The very first comment we received on our first post at Infusions of Grandeur was a request. That request has become both a running joke and a Holy Grail in the laboratory, something we've always wanted to do but never dared. The request was for vodka infused with the flavor of bacon.
Not long after we launched the site, a bacon vodka was in fact attempted by one of our mentors, the Vodka God. Unfortunately, his bacon infusion was roundly regarded as a failure, retaining an unpleasant fatty residue even after filtration. After the Vodka God's bust, bacon vodka was set the more firmly in our minds as a bad idea, though we occasionally considered trying it with artificial "bacon pieces" such as Bac-O's. (The Vodka God used pre-crumbled, reduced-fat bacon bits, but they were made of genuine bacon.) Last week, however, my esteemed colleague discovered a January post on the blog Brownie Points, which described another methodology for infusing vodka with real bacon and removing the fat afterwards.
We decided to peer-review the Brownie Points method, and to simultaneously create a fake "bacon" bits infusion for side-by-side comparison.
Part One: Brownie Points method
Brownie Points' author McAuliflower developed her bacon vodka by infusing vodka with cooked strips of bacon, unrefrigerated for three weeks. She then placed the infused vodka in the freezer, allowing the fats to solidify, then strained out the frozen fats using a coffee filter. (The Vodka God also kept his vodka in the freezer for serving purposes, but his vodka was only filtered pre-freezing, if we are not mistaken.) Of course, due to the chemical properties of ethyl alcohol, the vodka itself will not actually reach the freezing point in most household freezers.
Wayland began the experiment by frying some bacon in a science pan. We used three strips of bacon for the infusion; a fourth was reserved for immediate consumption.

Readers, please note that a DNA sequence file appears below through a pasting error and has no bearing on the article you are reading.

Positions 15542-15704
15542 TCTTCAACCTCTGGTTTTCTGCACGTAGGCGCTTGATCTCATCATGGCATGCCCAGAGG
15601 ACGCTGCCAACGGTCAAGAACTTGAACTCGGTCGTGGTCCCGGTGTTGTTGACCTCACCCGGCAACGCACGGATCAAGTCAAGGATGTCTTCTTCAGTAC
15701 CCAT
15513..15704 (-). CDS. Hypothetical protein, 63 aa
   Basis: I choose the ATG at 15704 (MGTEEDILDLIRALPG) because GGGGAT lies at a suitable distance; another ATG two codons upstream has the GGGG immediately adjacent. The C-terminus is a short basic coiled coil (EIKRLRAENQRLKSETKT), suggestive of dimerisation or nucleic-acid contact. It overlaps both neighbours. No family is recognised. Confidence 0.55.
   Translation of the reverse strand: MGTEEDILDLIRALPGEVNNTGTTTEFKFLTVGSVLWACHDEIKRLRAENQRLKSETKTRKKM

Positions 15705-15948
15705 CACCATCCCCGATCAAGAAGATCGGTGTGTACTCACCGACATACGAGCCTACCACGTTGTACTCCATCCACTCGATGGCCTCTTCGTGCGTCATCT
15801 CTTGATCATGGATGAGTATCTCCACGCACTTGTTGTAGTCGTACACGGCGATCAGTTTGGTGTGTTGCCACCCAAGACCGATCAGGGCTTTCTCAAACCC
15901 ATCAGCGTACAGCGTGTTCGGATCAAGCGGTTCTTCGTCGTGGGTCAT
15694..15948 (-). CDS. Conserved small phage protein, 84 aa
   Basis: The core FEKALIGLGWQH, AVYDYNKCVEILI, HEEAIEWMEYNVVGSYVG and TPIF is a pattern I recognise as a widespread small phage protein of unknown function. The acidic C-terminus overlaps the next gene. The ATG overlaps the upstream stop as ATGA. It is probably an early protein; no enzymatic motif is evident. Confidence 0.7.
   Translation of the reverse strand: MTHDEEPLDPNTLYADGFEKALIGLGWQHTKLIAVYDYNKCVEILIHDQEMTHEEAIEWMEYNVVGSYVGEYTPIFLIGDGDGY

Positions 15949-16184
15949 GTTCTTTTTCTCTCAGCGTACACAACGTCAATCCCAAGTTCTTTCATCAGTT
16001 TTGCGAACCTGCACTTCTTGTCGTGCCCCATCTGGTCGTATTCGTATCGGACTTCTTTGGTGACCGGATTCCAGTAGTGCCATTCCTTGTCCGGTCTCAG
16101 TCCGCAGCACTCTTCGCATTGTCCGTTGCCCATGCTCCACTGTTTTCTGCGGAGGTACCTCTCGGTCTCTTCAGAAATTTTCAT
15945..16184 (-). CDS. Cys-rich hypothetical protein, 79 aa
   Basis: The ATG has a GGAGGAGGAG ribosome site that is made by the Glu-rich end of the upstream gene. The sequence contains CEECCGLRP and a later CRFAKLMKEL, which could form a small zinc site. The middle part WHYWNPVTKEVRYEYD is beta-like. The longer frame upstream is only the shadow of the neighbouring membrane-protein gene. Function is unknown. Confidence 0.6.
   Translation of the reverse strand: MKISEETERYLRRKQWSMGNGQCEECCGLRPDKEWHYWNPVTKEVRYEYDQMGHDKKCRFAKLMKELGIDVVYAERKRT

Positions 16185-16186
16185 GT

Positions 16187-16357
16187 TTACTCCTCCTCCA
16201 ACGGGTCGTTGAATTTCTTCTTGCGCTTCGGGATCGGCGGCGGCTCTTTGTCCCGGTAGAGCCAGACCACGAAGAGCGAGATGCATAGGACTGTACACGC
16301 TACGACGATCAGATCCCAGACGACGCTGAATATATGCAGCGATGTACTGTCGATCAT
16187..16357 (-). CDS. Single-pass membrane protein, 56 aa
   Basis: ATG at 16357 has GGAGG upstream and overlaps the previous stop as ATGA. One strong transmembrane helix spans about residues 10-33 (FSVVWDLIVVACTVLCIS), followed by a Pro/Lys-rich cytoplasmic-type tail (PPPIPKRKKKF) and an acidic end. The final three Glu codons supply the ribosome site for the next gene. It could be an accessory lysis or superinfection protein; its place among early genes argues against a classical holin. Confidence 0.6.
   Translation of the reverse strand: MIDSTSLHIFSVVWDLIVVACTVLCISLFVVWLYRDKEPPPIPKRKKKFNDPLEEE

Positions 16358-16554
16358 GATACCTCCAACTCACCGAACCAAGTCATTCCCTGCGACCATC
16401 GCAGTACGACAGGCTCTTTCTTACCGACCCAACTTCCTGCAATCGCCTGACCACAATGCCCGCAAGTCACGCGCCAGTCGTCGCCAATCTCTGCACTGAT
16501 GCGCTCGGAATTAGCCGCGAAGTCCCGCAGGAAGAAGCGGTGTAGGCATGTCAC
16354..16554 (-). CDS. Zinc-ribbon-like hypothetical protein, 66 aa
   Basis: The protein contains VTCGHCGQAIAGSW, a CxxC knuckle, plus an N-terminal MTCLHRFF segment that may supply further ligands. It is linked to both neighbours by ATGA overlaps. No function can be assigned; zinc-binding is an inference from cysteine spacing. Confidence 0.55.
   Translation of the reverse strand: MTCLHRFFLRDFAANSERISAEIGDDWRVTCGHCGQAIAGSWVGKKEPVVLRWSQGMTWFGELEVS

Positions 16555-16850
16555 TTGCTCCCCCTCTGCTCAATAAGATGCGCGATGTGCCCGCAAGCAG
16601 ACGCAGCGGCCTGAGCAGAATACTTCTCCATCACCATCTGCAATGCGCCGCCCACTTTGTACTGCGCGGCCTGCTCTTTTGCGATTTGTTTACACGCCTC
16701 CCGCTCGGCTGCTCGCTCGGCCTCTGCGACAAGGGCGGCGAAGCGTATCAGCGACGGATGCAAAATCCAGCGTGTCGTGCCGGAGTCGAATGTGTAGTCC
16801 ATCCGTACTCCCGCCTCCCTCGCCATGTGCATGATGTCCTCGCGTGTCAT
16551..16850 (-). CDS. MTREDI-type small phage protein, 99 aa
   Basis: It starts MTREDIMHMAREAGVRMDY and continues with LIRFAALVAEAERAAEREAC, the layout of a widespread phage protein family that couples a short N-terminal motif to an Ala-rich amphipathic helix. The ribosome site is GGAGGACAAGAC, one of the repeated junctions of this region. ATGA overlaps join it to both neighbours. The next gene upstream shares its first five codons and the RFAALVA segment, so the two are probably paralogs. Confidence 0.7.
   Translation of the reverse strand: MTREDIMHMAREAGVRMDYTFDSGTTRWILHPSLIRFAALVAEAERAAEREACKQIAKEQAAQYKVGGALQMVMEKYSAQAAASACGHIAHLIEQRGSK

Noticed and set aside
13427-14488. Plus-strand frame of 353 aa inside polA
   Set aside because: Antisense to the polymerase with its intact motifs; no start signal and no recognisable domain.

The bacon was cooked until crisp, and laid on paper towels to drain off as much grease as possible. We then sealed the bacon in a science jar with 750 mL of vodka, and placed it in a dark cupboard.
Part Two: Artificial bacon bits method
For the second test batch, we used 1/2 of a cup of McCormick Bac'n Pieces. As we discovered, dogs really don't know it's not bacon.
The bacon bits contain no cholesterol, but they do have 1.5 grams of fat per 7 gram serving. This means that they are roughly 21% fat, so our attempt to eliminate fatty residue may well backfire on us. For the record, the ingredients listed on the bacon bits' label are as follows: textured soy flour, partially hydrogenated soybean oil, salt, corn starch, natural and artificial flavors, caramel color, hydrolyzed soy protein, corn gluten, wheat protein, FD&C red 3, and autolyzed yeast.
We combined half a cup of bacon bits with 750 mL of vodka and shelved it. For control purposes, we will subject this batch to the same freezing process as the other one.
We'll see how this turns out in three weeks!